Thursday, September 24, 2009
Guidelines to sustainability
The Professional Landcare Network is ready to release a major publication dealing with sustainability as it applies to the landscape industry. "Green Industry ECOnomics: Innovating toward a sustainable and profitable future," is the title of the publication — Crystal Ball #29. It will be released soon. Get it. Read it.
Meanwhile, here's an interesting case study from Dallas highlighting some of the same principles explained in the PLANET pub:
Residential Architects Stephen B. Chambers Inc., an architectural firm that specializes in modern and traditional residential design, remodeling, and historic renovation, recently completed a home here using many of the principles of sustainable design. Particular attention was paid to efficient use of space and the conservation of energy, water and other natural resources on the site.
“The client’s primary goal in the design of this new home was to downsize to a single-level, low-maintenance, high-efficiency home,” says Chambers. “Protecting the environment, and conserving the site’s natural resources also were important elements. As we progressed through the design process, we carefully studied how to create a Modern Texan design that integrates with nature and provides a habitat for migratory birds and butterflies.
The residence was built to provide food and water for wildlife by providing animals with food and water. This in no way impedes the experience of the garden; it is designed to allow man and animal to co-exist without hindering each other. We also created cover for wildlife, where animals can hide from people and predators alike. Places are provided for wildlife to build nests and have their young. Special attention was paid to landscaping to further make the residence a real certified wildlife habitat.
Another unique feature of this home is a 1,650-gal. galvanized steel cistern in the front yard that serves a real purpose in providing supplementary landscape irrigation by collecting rainwater from the roof. Symbolically, it reminds us of how important water is as a resource.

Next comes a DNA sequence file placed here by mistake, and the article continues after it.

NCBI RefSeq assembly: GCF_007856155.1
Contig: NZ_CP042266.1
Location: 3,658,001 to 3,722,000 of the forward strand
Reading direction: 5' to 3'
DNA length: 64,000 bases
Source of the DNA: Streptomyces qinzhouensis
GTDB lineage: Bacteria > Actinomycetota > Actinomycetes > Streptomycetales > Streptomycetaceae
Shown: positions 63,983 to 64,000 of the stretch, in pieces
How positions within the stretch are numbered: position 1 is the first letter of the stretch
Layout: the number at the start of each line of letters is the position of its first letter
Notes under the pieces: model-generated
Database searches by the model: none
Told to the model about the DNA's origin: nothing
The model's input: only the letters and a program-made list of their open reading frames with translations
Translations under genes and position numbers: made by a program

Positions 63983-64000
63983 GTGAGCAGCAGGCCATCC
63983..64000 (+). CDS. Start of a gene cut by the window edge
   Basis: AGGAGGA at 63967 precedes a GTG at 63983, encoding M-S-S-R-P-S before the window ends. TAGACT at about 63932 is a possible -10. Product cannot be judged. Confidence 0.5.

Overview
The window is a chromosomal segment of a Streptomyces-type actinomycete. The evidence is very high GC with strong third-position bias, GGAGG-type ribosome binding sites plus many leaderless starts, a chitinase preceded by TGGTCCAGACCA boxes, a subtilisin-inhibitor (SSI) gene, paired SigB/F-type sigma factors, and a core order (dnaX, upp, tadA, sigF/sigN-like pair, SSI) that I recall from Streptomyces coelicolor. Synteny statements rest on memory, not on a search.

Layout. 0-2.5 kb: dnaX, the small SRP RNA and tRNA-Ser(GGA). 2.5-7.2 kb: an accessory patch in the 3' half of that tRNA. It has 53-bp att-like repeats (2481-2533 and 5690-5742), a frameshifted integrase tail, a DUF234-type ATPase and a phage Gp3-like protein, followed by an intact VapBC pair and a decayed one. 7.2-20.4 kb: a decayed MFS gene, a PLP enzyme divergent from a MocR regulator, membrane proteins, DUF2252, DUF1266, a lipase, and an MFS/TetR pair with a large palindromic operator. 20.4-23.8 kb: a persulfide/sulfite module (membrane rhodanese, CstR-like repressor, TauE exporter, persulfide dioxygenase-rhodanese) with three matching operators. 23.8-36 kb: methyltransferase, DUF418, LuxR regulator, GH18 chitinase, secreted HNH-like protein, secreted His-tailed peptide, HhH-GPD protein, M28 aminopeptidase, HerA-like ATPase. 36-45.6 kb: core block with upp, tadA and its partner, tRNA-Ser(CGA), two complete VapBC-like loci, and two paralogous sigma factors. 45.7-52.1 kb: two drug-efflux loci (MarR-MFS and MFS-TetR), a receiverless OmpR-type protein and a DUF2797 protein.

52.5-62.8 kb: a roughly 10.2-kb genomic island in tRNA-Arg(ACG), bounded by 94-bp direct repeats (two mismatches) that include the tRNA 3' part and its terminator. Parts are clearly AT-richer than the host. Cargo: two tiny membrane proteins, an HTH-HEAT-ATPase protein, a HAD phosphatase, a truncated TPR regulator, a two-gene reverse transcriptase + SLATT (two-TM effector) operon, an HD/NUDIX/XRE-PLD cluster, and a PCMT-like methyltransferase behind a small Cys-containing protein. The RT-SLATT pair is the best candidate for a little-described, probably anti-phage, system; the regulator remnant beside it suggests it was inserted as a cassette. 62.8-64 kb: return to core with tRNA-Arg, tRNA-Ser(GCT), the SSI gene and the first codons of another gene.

Steve remembers that his mother, who was raised in Nebraska during the Dust Bowl of the 1930’s, used white porcelain bowls in the 1950’s in Dallas to collect rainwater from the roof downspouts to wash her hair. “Somehow, in just a few generations,” Steve says, “we have forgotten what a scarce commodity fresh water can be and that a real effort is necessary to intelligently conserve it and other natural resources in our environment. This can be done by specifying many of the recycled, recyclable, renewable, and short-growth products that are now available to architects and designers.”
Other sustainable features of the home are: open cell foam insulation, galvanized steel roofing, stone quarried within 300 miles of Dallas, pine end grain block flooring, deep overhangs and loggia, high-efficiency appliances and ceiling fans, high-performance windows and doors, high-efficiency air conditioning, low-flow plumbing fixtures, drip irrigation system, minimal water use landscaping, low maintenance grasses and no lawn.
Stephen B. Chambers Inc. hopes to offer homeowners with solutions to integrate their homes with local nature and preserve water so that even when living in our homes we can contribute to a sustainable world. — LM Edit Team